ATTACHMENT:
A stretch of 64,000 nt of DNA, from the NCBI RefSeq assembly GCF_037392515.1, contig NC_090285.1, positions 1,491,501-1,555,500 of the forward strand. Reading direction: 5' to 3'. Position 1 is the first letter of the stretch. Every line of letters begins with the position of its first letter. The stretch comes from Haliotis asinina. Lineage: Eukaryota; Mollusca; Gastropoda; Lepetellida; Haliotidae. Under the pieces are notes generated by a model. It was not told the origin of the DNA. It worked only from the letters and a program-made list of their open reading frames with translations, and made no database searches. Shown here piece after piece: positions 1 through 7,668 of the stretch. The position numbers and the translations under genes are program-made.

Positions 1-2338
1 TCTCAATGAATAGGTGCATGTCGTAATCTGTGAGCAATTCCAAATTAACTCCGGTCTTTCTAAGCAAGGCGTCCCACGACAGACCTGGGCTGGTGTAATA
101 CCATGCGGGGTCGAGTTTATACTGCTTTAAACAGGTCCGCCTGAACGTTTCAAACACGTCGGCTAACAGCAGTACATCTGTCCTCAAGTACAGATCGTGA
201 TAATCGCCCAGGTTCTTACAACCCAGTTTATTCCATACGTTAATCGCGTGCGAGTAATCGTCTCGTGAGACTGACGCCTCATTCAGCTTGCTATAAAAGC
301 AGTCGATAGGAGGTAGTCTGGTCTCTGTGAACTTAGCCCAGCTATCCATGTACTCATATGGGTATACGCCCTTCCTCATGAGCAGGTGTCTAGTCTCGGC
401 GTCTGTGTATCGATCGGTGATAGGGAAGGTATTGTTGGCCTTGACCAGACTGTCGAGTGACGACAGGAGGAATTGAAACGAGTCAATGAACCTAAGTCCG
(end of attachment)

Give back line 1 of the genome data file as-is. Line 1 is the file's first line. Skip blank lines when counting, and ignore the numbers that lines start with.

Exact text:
A stretch of 64,000 nt of DNA, from the NCBI RefSeq assembly GCF_037392515.1, contig NC_090285.1, positions 1,491,501-1,555,500 of the forward strand. Reading direction: 5' to 3'. Position 1 is the first letter of the stretch. Every line of letters begins with the position of its first letter. The stretch comes from Haliotis asinina. Lineage: Eukaryota; Mollusca; Gastropoda; Lepetellida; Haliotidae. Under the pieces are notes generated by a model. It was not told the origin of the DNA. It worked only from the letters and a program-made list of their open reading frames with translations, and made no database searches. Shown here piece after piece: positions 1 through 7,668 of the stretch. The position numbers and the translations under genes are program-made.